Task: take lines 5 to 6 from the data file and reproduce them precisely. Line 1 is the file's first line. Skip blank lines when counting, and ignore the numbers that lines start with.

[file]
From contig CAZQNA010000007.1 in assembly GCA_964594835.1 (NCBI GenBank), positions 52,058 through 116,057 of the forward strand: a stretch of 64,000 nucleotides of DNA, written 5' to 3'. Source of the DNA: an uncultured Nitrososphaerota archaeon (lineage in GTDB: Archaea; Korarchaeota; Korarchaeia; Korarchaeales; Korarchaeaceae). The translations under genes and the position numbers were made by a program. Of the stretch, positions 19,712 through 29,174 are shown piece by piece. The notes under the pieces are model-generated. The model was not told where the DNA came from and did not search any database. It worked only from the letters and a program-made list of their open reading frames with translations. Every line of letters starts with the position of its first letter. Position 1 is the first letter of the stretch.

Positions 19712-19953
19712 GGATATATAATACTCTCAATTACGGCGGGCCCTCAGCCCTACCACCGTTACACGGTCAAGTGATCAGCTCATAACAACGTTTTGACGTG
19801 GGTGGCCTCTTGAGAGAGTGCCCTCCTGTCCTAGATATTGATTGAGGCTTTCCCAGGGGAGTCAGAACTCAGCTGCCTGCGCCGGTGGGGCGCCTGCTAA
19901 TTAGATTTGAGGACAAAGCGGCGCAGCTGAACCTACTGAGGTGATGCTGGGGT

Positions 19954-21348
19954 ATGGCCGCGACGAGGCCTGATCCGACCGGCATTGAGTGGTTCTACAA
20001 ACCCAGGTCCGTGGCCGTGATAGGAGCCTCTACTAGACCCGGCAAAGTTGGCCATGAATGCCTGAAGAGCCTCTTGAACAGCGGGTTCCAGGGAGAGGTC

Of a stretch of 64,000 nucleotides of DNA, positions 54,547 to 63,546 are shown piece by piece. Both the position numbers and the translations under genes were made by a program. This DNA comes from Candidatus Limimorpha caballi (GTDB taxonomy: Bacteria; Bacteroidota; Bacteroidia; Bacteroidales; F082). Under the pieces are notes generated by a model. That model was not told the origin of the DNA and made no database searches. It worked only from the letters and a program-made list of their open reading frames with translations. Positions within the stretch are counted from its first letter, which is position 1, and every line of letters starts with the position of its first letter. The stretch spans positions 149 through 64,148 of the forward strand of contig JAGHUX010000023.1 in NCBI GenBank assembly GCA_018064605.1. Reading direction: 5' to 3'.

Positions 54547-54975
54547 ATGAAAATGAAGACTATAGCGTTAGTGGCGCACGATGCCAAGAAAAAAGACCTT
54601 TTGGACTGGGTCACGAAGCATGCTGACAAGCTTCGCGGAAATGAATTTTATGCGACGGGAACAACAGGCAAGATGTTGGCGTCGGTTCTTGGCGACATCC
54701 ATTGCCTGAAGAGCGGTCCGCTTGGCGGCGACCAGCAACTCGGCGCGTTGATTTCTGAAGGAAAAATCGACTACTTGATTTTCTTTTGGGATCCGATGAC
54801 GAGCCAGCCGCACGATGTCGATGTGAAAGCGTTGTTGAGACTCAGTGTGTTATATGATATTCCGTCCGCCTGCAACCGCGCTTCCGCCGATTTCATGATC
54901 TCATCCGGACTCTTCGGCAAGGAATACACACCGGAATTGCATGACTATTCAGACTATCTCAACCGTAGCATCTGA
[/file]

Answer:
19901 TTAGATTTGAGGACAAAGCGGCGCAGCTGAACCTACTGAGGTGATGCTGGGGT

Positions 19954-21348